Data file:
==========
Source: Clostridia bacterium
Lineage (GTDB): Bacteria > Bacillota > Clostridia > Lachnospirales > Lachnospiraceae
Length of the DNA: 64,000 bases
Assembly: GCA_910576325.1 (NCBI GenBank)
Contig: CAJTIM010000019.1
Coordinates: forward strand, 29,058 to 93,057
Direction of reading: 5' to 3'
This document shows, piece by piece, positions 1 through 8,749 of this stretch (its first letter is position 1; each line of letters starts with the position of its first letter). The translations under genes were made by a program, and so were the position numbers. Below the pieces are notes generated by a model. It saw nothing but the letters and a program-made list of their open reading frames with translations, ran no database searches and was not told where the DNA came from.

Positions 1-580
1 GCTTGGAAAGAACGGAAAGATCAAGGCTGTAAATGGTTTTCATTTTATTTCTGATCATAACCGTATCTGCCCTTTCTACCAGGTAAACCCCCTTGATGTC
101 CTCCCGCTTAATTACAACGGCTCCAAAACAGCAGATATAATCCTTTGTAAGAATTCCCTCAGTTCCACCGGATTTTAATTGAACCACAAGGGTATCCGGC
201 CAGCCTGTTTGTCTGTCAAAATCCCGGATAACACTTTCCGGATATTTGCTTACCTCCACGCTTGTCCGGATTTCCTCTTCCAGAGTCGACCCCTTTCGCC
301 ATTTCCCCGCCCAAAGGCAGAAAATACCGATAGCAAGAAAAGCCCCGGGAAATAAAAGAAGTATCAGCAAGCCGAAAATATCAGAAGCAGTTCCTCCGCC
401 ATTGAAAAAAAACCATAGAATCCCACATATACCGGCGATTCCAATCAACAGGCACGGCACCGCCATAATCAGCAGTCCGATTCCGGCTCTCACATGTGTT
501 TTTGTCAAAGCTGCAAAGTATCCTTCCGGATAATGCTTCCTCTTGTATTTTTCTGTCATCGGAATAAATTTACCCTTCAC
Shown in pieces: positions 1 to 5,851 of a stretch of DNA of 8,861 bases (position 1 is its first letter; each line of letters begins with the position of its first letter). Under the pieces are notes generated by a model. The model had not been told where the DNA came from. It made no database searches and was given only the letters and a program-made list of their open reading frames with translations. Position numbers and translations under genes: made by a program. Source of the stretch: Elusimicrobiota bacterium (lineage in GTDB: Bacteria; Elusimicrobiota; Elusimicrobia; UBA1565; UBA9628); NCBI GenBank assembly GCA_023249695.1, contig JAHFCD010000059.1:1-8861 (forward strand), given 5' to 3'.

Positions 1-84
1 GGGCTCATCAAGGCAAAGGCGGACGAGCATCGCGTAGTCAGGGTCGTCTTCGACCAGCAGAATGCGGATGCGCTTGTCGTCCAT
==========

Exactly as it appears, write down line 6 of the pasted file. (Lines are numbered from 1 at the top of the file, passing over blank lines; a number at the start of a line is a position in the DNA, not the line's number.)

Coordinates: forward strand, 29,058 to 93,057